‘Demolish’ house of horrors where little Logan Mwangi was murdered: Neighbours want Welsh council flat bulldozed after five-year-old was killed by mother, stepfather and stepbrother
Neighbours will be consulted on the future of the council flat where five-year-old Logan Mwangi was murdered by his family.
‘Informal conversations’ with local residents will be taken into account in the decision-making, according to the housing association managing the property but a final decision has yet to be made.
Logan was found dead on July 31 last year in the River Ogmore in Sarn, Bridgend.
His mother Angharad Williamson, 31, stepfather 40-year-old John Cole and stepbrother Craig Mulligan, 14, were found guilty of his murder and jailed for a combined 72 years.
The schoolboy – who was just 3ft 5in and weighed 3st at the time of his death – was tortured, starved and forced to do push-ups until he collapsed.
Logan had suffered 56 external cuts and bruises, and ‘catastrophic’ internal injuries likened to a high-speed road accident, caused by a ‘brutal and sustained assault’ in the hours, or days, prior to his death.
Neighbours in the community will be consulted on the future of the council flat (pictured above) in Bridgend where five-year-old Logan Mwangi was murdered by his family last year
Stepfather John Cole, 40, (left) and mother Angharad Williamson, 31, (right) were both jailed for life last month and will have to serve minimum terms of 29 years and 28 years respectively
The five-year-old had been ‘kept like a prisoner’ in his small bedroom – likened by his mother to a ‘dungeon’ – with a baby gate barring him from leaving after he tested positive for Covid-19
Experts said his injuries were ‘consistent with child abuse’ and prosecutors said in the months and weeks leading up to his death, Logan had been ‘dehumanised’ by his family.
A serious case review has now been launched into the tragedy by the local council.
A decision is yet to be made on the fate of the Lower Llansantffraid home which has been boarded up since shortly after the murder.
Logan and Williamson had lived in the ground-floor flat and another tenant was upstairs.
Valleys To Coast Housing, which manages the building, said in a statement: ‘Whilst we have awaited the formal conclusion of this tragic case and subsequent closure of the two tenancies involved we have had informal conversations with people in the local community and will continue to be sensitive to their needs and feelings.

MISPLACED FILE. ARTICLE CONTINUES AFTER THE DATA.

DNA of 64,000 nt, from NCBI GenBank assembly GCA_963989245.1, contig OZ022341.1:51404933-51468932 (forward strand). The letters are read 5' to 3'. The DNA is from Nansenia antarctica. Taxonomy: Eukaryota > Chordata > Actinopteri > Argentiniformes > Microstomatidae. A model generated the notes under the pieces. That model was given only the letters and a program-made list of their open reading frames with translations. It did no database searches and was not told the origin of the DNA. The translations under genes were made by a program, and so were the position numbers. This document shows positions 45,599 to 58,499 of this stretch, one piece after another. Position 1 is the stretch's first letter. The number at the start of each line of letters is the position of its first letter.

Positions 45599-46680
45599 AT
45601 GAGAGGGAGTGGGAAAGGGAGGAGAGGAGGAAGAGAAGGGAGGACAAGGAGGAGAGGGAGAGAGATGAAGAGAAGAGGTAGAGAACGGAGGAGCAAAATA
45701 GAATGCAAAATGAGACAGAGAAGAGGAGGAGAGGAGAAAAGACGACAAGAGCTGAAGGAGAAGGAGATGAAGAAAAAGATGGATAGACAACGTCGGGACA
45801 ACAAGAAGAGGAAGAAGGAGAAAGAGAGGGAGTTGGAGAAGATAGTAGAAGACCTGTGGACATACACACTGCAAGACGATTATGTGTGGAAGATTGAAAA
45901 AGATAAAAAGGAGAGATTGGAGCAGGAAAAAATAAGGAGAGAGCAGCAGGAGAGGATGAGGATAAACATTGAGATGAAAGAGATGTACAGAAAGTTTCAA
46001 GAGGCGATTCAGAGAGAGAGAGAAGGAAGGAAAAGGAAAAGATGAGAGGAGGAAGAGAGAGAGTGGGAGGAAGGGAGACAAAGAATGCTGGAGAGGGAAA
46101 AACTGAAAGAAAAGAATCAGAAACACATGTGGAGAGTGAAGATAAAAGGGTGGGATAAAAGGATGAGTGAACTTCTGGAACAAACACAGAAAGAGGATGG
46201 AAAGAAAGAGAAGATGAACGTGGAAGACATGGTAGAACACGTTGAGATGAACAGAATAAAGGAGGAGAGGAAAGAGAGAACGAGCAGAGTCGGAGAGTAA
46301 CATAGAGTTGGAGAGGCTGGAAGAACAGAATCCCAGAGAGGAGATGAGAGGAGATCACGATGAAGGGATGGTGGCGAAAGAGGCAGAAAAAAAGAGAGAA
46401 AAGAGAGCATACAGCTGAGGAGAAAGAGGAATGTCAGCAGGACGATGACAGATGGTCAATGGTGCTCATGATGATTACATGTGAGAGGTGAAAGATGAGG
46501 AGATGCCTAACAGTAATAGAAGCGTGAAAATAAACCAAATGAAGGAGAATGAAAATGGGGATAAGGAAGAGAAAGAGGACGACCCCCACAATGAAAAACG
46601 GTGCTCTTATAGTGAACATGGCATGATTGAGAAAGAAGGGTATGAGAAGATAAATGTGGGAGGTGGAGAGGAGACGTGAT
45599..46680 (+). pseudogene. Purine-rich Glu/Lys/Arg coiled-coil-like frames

‘We are currently in discussions with Bridgend County Borough Council about next steps.’
Craig Mulligan (left), who has been convicted of the murder of Logan Mwangi (right). The youth’s identity can be revealed after the judge in the case lifted an anonymity order
Back in 2014 the Welsh Government bought and then later demolished the Ceinws cottage where paedophile Mark Bridger had murdered five-year-old April Jones.
At the time a family friend of her parents said the demolition of the house would help ‘heal a huge wound’ felt by the whole town.
Her parents said they were glad to see the destruction of the ‘house of evil’.
Some of Logan’s neighbours spoke to WalesOnline earlier this year about what they felt should happen to his former home.
Colin Michael Fitzgerald, 79, said a ‘complete refurbishment’ rather than demolition would be the best option.
‘It’s got to be painted top to bottom and the garden put to a nice standard and someone will be more than glad of it,’ he said.
Logan Mwangi, 5, was killed in the flat which could be demolished by the local council
The photo shows Angharad Williamson and her fiance Jay Cole, the mother and stepfather of Logan Mwangi, aged five, who was found dead in the Ogmore River near Pandy Park last year
Another of Logan’s neighbours, 33-year-old Dafydd, said he would like to see a memorial bench installed but also believed it was important to think about the need for homes, especially for people fleeing war-torn countries.
He added: ‘I would rather it go to a loving family and someone who will have happy memories in it because God knows what memories are in there now.’
Adrian Pittard, 61, of Aberkenfig, said: ‘I know the circumstances are bad but it’s still a property and lots of people haven’t got one.
‘You can’t just brick it up. I don’t know if anyone local would want to live there but someone from further afield might.’
During the attack, Logan suffered injuries likened to those usually seen in car crash victims before his body was tossed into the river by Cole and Mulligan.
As well as the murder convictions, Williamson and Mulligan were found guilty of perverting the course of justice, which Cole had admitted.
Cole was sentenced to life imprisonment with a minimum of 29 years in jail while Williamson to life imprisonment with a minimum of 28 years, and Mulligan was jailed 15 years as well as remaining on licence for life.
More often than not, houses connected to notorious killings are demolished, in a bid to destroy the memories which will forever be associated with that site.
The move is largely to stop ghoulish souvenir-hunters plundering the house and garden for relics of the notorious crimes – but there is also the reality that most people do not want to live in a home with such sinister connotations.
Other killers’ homes that have been demolished include the Cambridgeshire home of Ian Huntley which was knocked down in 2004 after he murdered schoolgirls Holly Wells and Jessica Chapman and the home of serial killers Fred and Rose West in Gloucester which was demolished in 1996.